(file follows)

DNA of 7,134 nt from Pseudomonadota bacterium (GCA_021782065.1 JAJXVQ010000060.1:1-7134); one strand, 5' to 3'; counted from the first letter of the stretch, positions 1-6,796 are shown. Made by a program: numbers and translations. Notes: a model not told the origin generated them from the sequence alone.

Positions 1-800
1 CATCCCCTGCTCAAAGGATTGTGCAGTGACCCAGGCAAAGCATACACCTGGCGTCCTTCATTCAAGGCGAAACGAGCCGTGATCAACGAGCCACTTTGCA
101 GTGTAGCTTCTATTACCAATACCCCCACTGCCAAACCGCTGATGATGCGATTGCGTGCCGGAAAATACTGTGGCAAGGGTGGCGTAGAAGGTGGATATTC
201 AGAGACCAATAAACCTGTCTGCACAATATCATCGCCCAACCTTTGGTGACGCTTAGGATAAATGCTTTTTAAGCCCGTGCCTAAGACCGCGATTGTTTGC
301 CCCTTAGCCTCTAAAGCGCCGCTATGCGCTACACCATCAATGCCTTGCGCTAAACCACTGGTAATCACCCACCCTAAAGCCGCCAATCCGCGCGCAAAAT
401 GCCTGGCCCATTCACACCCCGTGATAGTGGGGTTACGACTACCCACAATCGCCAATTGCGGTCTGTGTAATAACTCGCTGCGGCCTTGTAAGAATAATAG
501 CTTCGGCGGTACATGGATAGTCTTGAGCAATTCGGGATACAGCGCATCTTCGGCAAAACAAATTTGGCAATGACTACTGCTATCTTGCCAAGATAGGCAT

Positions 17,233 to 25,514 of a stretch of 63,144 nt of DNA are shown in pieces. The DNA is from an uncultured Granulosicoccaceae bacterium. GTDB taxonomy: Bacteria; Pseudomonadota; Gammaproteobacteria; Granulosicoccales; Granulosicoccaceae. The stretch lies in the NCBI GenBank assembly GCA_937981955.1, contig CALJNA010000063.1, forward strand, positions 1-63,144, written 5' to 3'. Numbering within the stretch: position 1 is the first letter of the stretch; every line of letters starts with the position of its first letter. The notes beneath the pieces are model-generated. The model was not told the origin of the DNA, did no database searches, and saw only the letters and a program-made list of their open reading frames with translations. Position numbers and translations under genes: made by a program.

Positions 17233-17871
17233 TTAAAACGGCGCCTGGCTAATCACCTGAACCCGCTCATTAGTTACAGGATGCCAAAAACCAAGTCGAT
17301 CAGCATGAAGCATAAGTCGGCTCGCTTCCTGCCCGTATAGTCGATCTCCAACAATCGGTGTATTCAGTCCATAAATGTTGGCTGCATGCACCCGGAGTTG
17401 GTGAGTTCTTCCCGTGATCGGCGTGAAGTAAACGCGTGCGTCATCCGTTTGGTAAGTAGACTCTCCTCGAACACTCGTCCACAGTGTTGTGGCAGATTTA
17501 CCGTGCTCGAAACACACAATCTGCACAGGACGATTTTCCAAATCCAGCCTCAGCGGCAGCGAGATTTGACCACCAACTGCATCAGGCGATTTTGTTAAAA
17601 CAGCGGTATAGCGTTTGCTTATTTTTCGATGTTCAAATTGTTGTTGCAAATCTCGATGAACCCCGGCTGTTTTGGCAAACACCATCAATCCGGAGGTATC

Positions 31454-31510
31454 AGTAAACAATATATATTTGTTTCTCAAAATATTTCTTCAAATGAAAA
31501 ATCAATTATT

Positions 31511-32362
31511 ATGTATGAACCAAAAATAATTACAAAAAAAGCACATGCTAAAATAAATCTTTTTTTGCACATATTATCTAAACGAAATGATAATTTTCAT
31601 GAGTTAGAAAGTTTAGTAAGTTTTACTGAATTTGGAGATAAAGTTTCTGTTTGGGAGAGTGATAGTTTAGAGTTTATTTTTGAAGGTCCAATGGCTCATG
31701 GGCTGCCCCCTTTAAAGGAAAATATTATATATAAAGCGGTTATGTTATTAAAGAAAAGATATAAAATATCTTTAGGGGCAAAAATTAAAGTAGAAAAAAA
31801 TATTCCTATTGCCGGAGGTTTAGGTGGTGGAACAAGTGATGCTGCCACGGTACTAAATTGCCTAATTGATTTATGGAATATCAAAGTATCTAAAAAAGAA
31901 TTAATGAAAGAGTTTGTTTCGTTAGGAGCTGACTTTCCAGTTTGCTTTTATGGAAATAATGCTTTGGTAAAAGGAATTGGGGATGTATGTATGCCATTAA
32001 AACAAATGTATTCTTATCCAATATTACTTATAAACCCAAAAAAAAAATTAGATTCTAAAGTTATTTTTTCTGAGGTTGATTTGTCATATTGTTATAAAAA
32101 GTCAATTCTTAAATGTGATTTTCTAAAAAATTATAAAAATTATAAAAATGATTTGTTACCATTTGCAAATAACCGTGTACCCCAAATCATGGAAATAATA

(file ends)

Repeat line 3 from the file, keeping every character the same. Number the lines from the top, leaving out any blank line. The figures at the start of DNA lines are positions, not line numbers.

1 CATCCCCTGCTCAAAGGATTGTGCAGTGACCCAGGCAAAGCATACACCTGGCGTCCTTCATTCAAGGCGAAACGAGCCGTGATCAACGAGCCACTTTGCA